Our collective greed has led us to forget how our culture and festivals were meant to foster our connect with nature. We have lost sight of the essence of traditions and engaged ourselves with rituals. One such example is the festival of Naga Panchami, which dates back to when humans still lived in close proximity with nature and wild animals.

With the advent of monsoons, as the rain filled their pits, the snakes came out. There must have been awe and fear and reverence apart from the status the snake holds in religion and culture. The worship of the snake or cobra may have begun to prevent people from killing the snakes that may otherwise not harm humans. Today, it has become a mindless ritual. Snake charmers capture snakes from the wilderness, pull out their fangs, making them incapable of living on their own in the wild again, and bring the helpless creatures in cramped baskets to our doorsteps so we can feed them milk.

Forging lost connections

Anuragini Nagar, who works in the social development sector and is a naturalist at heart, says, “I wanted to explore the ways in which animals, birds and flora support each other. Last year, I joined a group that goes on wildlife tours with experts. The first was a herpetofauna trip that offered me a glimpse into the world of reptiles and amphibians. Since then, I have been on three birding trips and apart from all the beauty and wonder I came across, I discovered how birds have adapted to the change — from habitat, to beaks, to eating habits. So it is with nature.” These trips have made her aware of the deep linkages between nature and humans and the fact that there is a space for every being on this planet.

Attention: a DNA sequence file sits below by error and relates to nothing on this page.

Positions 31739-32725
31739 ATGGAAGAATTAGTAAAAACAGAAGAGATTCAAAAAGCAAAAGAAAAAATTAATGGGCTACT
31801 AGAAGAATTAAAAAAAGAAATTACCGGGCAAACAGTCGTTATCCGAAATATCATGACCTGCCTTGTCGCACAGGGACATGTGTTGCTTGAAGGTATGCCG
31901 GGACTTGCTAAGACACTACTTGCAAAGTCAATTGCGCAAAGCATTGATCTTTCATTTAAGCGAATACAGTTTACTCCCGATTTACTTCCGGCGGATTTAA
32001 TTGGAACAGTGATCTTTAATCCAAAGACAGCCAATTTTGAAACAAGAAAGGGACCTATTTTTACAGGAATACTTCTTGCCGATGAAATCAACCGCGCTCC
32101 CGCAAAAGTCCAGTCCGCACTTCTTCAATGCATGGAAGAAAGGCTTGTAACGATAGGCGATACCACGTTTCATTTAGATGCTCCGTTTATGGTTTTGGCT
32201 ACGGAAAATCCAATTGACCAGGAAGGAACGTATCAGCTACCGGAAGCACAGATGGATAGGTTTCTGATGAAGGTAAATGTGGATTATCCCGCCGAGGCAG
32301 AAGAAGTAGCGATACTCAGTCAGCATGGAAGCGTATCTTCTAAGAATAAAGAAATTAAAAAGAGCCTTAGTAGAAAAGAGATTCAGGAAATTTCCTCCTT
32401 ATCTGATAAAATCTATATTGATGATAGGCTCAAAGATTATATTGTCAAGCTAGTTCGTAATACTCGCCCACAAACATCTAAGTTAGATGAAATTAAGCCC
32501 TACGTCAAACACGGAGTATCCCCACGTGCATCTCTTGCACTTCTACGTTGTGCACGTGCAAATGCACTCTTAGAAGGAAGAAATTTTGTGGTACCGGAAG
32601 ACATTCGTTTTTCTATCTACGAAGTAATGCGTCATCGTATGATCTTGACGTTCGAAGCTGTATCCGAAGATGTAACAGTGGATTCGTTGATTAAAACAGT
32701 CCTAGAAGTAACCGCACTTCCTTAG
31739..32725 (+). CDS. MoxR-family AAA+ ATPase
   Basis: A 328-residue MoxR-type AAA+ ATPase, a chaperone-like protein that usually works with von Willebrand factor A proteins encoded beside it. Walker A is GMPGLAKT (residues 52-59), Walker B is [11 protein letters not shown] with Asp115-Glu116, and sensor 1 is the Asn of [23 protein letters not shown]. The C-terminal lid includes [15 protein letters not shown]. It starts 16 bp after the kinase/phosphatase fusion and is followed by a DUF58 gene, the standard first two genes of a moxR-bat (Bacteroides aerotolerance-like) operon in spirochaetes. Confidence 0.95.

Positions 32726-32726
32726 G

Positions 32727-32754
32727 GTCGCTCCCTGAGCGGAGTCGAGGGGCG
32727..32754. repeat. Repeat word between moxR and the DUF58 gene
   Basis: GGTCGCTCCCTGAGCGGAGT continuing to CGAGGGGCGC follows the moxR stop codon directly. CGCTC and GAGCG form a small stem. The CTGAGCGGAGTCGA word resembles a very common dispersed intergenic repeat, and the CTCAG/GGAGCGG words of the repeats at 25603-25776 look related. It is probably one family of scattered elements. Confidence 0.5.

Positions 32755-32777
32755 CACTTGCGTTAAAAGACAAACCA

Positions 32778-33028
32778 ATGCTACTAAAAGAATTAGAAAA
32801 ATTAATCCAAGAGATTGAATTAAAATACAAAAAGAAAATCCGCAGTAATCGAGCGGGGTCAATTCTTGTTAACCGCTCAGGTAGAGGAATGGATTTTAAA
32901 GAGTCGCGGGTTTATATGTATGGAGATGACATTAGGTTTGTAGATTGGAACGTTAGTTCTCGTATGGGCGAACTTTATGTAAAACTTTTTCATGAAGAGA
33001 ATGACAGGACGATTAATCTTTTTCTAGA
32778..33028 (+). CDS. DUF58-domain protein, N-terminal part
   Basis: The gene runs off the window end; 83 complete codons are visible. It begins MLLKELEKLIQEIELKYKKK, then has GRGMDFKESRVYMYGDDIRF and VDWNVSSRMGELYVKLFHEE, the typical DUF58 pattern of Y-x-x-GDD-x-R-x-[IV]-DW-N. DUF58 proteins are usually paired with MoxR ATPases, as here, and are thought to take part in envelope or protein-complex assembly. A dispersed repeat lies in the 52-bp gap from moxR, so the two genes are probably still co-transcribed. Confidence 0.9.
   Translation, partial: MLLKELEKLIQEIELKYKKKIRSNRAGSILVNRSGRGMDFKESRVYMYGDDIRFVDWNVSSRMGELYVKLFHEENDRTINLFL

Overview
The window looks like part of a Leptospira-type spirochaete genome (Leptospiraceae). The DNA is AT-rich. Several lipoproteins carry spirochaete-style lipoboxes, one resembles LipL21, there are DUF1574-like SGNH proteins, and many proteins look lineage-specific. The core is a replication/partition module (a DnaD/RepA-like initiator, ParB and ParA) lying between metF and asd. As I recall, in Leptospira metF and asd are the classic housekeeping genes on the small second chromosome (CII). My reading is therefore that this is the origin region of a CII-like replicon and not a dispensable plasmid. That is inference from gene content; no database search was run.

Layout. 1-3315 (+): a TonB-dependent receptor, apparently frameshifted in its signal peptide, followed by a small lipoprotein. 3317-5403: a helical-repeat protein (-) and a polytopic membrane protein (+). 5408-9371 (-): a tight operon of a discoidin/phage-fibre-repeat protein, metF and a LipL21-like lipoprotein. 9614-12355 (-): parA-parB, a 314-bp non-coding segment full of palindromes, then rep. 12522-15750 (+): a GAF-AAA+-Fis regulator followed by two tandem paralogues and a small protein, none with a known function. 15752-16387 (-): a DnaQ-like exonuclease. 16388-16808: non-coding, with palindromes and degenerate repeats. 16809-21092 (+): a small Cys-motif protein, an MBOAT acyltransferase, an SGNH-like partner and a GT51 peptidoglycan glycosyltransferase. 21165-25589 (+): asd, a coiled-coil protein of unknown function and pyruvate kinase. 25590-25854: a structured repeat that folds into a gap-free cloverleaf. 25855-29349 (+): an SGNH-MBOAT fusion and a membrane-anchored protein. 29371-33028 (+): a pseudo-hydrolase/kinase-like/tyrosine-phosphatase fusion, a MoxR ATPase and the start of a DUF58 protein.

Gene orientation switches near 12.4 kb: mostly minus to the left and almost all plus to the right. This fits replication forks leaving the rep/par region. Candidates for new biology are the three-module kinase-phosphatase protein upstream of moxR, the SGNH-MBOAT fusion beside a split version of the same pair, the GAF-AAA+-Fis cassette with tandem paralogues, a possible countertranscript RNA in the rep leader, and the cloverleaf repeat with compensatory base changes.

Priya Ramakrishnan Anand, also a busy full-time professional, takes out time to trek to the mountains at least twice every year. Priya says that amidst the unspoilt beauty of the mountains, surrounded only by the awe-inspiring stillness of nature, the mind slows down to absorb the images and the essence of nature.

MapleTree Farms, a farmers’ combine of about 70 farmers that delivers fresh, organically grown farm produce to almost 60 Bengaluru households, insists on the buyers visiting the farm to see the practices they follow in order to not harm the soil or disturb the delicate eco-system. Shankar, who leads this initiative, issues a light threat every once in a while, warning his buyers that he’s going to make one yearly visit to the farm compulsory for them to continue being supplied. It is his way of facilitating our lost connection with nature.